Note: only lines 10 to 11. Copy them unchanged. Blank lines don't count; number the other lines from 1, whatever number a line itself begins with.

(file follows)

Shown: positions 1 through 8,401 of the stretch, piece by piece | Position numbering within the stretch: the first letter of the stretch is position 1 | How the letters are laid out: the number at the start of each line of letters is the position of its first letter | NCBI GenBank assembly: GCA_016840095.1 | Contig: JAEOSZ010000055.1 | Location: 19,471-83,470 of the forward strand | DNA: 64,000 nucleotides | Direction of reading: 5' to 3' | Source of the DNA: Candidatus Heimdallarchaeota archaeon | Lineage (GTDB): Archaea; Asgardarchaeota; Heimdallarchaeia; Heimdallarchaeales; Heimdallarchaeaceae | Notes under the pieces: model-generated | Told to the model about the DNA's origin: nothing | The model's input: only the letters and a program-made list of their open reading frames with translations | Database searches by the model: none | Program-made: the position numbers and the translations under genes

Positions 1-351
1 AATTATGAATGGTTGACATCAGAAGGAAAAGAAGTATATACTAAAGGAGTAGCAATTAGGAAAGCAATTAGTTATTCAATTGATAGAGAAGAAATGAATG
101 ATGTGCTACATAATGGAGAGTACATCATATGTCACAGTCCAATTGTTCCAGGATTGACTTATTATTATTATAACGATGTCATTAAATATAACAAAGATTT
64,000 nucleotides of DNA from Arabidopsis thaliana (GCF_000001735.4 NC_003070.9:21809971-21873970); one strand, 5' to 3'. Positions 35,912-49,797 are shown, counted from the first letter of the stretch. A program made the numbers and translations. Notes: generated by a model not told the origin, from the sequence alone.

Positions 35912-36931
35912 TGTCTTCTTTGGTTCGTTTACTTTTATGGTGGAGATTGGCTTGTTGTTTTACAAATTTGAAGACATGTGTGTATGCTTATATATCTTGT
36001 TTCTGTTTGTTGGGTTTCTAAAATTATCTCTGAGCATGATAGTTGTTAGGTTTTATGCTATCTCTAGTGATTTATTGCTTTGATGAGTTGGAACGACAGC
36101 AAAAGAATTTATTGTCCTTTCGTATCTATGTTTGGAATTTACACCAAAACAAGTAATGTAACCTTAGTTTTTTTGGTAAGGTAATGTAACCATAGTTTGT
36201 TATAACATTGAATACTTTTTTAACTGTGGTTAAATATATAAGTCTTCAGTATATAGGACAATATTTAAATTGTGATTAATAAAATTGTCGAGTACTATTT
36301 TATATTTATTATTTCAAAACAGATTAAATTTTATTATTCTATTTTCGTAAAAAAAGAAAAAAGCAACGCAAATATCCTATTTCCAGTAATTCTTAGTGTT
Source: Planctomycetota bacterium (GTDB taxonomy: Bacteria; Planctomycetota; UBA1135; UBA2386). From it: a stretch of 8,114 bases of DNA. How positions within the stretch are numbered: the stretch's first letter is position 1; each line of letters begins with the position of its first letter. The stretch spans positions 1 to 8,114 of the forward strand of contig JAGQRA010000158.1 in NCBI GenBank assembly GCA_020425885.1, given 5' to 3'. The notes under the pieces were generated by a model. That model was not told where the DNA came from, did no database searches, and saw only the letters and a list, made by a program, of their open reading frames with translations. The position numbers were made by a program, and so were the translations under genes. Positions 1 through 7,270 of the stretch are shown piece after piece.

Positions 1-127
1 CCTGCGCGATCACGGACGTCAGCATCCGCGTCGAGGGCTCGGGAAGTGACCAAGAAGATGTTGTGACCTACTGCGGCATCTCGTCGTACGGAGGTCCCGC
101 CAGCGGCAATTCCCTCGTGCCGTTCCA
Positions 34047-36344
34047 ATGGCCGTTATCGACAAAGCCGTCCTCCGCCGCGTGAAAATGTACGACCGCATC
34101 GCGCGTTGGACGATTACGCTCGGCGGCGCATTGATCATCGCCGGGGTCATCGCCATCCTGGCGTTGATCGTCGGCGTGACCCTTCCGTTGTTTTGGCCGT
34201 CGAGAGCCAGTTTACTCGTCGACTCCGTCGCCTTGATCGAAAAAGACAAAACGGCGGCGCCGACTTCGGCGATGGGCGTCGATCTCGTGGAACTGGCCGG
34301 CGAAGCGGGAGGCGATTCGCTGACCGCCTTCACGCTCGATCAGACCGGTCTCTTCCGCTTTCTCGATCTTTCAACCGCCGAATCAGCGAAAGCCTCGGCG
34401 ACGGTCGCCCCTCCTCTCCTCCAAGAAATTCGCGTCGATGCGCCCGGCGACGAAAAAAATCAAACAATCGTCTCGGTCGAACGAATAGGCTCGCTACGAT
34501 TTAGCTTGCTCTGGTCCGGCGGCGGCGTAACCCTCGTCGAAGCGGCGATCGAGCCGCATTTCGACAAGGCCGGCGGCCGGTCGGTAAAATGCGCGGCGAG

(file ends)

36201 TATAACATTGAATACTTTTTTAACTGTGGTTAAATATATAAGTCTTCAGTATATAGGACAATATTTAAATTGTGATTAATAAAATTGTCGAGTACTATTT
36301 TATATTTATTATTTCAAAACAGATTAAATTTTATTATTCTATTTTCGTAAAAAAAGAAAAAAGCAACGCAAATATCCTATTTCCAGTAATTCTTAGTGTT